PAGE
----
Red, yellow, and blue are NOT the primary colors


I was inspired by Liz Elliot’s Magenta Ain’t a Color (via) article to write out my favorite color theory rant: art teachers are lying when they say that red, yellow, and blue are “the primary colors.”

There are two ways that color is created in the real world: in the additive model, used by light-based devices such as your computer monitor, uses red, green, and blue. When all three are combined in full strength, they create white in other combination, they create all the other colors you see on your screen.

The subtractive model comes into play when physical pigments are mixed. The primary colors there are the slightly less familiar cyan, magenta, and yellow. Again, they can be combined to create all the color you see on the printed page of a magazine (actually, the printing process also uses black, because combining the three dyes makes a muddy, unsatisfying black).

What makes these color models so obviously correct is how they interact — combining any two colors from one model creates one of the primary colors of the other model! Check out my graphic above, or open your favorite graphics program and create one for yourself.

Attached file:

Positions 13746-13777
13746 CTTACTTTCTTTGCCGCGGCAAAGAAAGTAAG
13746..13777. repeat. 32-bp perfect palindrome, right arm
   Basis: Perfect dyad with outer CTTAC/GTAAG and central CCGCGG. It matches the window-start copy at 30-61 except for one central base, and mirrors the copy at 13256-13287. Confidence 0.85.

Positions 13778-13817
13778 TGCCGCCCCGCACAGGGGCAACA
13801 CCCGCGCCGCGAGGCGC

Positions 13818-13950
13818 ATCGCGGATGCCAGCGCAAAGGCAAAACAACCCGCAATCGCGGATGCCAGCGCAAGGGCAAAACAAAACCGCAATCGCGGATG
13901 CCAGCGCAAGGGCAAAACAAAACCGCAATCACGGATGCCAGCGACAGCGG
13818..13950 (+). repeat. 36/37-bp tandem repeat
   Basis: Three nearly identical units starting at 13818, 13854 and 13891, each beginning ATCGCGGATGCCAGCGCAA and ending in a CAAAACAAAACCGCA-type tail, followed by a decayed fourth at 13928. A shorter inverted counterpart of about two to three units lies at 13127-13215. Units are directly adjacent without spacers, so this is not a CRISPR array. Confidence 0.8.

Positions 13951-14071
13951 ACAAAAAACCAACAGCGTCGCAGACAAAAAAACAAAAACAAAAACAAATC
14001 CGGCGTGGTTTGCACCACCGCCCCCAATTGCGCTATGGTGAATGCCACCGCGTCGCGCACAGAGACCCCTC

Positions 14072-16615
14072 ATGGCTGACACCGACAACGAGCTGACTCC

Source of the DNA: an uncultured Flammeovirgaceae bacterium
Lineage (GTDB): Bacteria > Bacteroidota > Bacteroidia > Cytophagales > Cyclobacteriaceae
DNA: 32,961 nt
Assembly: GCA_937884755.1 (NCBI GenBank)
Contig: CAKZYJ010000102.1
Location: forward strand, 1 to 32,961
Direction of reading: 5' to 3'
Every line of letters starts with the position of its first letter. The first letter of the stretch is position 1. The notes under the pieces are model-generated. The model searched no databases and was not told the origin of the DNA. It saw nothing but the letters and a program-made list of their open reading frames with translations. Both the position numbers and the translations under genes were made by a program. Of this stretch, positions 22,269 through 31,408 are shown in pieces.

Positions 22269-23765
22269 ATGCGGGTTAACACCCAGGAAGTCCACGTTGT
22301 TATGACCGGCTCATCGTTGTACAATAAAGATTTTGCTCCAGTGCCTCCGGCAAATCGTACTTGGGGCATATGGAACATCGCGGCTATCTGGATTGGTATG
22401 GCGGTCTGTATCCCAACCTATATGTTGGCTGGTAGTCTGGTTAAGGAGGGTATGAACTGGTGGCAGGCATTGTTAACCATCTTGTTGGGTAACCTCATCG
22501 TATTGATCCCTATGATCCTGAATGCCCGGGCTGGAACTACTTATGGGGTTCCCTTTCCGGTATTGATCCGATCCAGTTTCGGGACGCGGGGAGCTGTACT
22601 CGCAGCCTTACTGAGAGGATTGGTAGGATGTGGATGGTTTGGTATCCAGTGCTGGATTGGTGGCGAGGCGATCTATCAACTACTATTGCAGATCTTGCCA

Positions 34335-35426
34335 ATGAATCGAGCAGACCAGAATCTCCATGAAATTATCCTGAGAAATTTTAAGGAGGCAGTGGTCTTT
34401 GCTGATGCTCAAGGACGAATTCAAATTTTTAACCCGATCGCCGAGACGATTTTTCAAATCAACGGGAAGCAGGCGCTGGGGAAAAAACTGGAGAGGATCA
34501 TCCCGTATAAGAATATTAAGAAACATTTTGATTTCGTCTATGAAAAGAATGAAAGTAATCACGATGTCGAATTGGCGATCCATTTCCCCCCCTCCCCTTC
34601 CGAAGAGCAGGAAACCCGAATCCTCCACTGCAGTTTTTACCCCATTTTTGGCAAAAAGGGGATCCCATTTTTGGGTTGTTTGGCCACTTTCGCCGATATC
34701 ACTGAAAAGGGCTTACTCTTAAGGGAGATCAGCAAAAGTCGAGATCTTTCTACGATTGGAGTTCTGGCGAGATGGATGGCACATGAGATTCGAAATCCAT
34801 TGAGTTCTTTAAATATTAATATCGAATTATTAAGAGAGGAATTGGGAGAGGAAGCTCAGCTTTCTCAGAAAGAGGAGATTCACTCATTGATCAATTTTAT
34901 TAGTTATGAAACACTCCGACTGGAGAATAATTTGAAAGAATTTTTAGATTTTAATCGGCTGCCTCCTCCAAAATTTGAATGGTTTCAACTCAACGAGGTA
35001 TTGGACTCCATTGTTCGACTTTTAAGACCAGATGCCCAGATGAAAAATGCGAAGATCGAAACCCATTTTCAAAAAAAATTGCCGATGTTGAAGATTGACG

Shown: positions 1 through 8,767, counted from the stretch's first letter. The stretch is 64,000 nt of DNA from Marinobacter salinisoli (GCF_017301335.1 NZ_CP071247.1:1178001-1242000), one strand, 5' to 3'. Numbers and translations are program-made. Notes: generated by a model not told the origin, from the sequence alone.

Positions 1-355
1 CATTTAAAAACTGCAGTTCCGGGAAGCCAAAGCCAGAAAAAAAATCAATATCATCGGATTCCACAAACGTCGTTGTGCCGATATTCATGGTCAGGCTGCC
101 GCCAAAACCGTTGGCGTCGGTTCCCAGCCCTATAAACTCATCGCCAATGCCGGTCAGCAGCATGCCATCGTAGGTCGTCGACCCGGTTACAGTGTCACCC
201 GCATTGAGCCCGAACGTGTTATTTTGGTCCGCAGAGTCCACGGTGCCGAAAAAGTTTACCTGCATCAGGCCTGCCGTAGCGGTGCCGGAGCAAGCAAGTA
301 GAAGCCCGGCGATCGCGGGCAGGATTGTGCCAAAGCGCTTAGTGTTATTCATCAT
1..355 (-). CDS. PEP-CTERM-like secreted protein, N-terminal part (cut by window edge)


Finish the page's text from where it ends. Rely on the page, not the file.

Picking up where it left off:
So what the heck is “red, yellow, and blue”? It’s a lie, plain and simple. It started when people didn’t know any better, and it’s perpetuated by art teachers everywhere who for some reason believe that it makes color easier to understand than the truth.

It’s a shame, too, since the RGB/CMY color models are strikingly obvious and beautiful, but a little tricky to understand and remember if in the back of your mind you’re tending to revert to RYB. If art teachers could get with the program, we’d have a much easier time understanding how color actually works.